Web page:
I think it’s great. For a while, you couldn’t see bands like that and people looked down on a band for playing that style. A lot of people forgot what the point was to hardcore in the good ole days. I don’t think it’s really coming back, but now it’s easier for a band to get respected for doing their own thing and that’s awesome.
What do you listen to when you’re not listening to hardcore?
I listen to almost everything; with my zine, I get all kinds of indie stuff. I mostly listen to The Smiths, Morrissey, Lush, Echobelly, and a lot of pop punk and old punk. I even like a little Wu-Tang here and there. I like a lot of stuff that I guess people call emo or even metal. I like The Promise Ring and Earth Crisis and will listen to both interchangeably.
How did you get Ryan from Undertow on drums?
He flew out to go on tour with Shift at the time and Ben was supposed to be leaving for tour with Battery (he played bass for them at the time). But then, he got arrested and was put on house arrest for six months. After the Shift tour Ryan decided he wanted to spend some time in Boston. He lived with Ben and our friend Pete cause their roommate ran off to the Midwest to get married or something. Ben was on house arrest and Ryan really liked the band and we hit it off pretty good so it was just natural. I don’t even remember thinking about it or asking him. We would fuck around a lot and just play at my house and he just started playing and he decided to stay in Boston for a little longer. He ended up going on tour with us and recording twice, so he was pretty much just another member.
What was it like working with Brian at his studio?
It was good. Brian does a good job. We would get pissed off at us a lot for being loud or whatever. I guess it’s hard to work with somebody that you know really well and are friends with. We got into a lot of debates and our views seem to be a lot different than his. There was actually one problem that we had where a stupid argument went way too far, but we all let it go pretty much.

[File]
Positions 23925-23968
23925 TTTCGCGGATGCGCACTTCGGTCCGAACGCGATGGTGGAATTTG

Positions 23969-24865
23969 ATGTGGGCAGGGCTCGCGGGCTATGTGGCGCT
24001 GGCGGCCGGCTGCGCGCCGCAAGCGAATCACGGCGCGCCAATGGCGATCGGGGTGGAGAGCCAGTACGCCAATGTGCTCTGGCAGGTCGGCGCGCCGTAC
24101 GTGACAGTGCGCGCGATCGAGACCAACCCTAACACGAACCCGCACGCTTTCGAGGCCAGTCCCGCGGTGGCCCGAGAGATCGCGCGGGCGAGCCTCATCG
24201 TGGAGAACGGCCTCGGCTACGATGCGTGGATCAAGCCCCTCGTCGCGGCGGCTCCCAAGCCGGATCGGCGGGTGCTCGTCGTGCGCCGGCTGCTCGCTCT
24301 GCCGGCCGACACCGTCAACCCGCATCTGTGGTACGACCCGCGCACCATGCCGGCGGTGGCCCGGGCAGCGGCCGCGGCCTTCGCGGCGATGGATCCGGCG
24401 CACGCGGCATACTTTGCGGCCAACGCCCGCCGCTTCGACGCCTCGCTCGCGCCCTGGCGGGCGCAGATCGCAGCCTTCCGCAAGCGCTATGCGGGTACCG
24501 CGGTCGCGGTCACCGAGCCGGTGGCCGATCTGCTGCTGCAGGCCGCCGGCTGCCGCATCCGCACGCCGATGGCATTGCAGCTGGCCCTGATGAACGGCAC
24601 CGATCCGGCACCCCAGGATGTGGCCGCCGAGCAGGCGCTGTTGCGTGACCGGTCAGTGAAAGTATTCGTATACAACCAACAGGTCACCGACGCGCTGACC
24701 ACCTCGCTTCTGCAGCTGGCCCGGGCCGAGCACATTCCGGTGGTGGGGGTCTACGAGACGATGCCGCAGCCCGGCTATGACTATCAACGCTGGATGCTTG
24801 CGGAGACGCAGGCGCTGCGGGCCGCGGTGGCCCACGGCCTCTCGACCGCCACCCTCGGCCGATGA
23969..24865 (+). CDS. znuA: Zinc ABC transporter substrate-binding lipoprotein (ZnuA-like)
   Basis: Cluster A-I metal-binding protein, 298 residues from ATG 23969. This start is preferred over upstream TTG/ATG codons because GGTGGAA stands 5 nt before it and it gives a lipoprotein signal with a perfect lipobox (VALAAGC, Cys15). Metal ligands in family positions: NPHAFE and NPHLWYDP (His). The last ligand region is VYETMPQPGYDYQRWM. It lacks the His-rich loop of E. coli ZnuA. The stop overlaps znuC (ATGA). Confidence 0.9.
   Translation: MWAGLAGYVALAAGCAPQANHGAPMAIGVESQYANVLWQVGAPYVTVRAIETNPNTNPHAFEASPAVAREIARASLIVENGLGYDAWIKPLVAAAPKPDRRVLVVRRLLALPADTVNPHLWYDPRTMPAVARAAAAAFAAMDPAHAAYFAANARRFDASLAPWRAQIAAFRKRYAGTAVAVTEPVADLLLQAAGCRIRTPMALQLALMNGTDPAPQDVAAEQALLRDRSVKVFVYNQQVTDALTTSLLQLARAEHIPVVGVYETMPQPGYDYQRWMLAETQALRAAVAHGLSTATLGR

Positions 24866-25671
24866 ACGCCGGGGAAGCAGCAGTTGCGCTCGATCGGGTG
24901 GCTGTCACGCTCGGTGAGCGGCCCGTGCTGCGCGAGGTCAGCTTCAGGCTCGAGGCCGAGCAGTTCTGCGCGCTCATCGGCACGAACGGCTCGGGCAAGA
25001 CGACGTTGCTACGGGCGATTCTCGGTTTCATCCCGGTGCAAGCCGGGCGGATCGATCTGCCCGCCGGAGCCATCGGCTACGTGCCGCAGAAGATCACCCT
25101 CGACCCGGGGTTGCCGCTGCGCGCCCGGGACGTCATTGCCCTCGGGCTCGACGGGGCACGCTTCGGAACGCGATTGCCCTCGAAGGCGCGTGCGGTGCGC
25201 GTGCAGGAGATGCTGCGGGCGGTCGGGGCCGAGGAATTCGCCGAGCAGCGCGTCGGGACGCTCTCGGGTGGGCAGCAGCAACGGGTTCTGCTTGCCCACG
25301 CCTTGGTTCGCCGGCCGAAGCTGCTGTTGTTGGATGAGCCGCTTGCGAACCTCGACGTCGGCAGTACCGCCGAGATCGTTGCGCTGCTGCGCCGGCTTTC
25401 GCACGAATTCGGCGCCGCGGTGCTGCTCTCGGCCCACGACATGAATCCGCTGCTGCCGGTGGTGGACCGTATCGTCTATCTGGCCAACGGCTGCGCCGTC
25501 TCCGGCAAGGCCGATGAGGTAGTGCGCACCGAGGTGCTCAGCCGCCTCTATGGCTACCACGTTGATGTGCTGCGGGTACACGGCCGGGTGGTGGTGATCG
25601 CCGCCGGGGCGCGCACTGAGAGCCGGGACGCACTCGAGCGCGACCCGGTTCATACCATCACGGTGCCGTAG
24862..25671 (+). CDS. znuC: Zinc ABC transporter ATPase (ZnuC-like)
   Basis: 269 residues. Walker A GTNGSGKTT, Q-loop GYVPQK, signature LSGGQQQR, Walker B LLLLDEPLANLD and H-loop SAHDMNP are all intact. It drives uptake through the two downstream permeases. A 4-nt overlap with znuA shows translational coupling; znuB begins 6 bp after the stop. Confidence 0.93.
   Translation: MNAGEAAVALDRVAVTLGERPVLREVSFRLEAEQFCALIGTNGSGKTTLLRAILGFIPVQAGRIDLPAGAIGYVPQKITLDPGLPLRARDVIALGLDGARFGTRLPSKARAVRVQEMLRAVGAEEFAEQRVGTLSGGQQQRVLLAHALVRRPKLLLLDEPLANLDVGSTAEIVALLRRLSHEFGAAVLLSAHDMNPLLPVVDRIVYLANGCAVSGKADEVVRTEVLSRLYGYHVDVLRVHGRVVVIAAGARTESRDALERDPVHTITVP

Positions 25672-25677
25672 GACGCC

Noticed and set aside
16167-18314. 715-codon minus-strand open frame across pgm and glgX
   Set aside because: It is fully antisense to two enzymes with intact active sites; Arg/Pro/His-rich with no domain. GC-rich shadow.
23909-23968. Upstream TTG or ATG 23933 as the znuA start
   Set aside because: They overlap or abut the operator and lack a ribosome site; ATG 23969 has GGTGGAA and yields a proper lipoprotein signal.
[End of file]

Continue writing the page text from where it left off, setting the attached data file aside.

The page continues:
How are your views different from Brian’s?
He just has a different opinion of hardcore.
What compilations are you guys gonna be on?
Right now, we have songs coming out on a Boston compilation by Big Wheel, a compilation that’s coming out with the new issue of Tension Building, and one being put out by Crucial Response in Europe. We are also talking over a few other offers from Supersoul and Blackout. We aren’t doing anymore comps because we are trying to save up songs for our LP.
Any good stories from shows?
We’ve had a couple of fights and that sucks. One time Josh and Tony from Commodity Fanzine brought a bunch of pink footballs and started throwing them at us. It was pretty funny, except I tried to catch one and missed the bass break in Proud to Be Straight.
When did you get into hardcore?
I got into hardcore and actually punk more specifically when I started skating and that was about nine or ten years ago. A few years later, I actually started traveling and going to shows in the city and in Rhode Island, Connecticut, and places like that. I’ve been straight edge for about seven years.
When will the LP be out?
Hopefully just after the new year.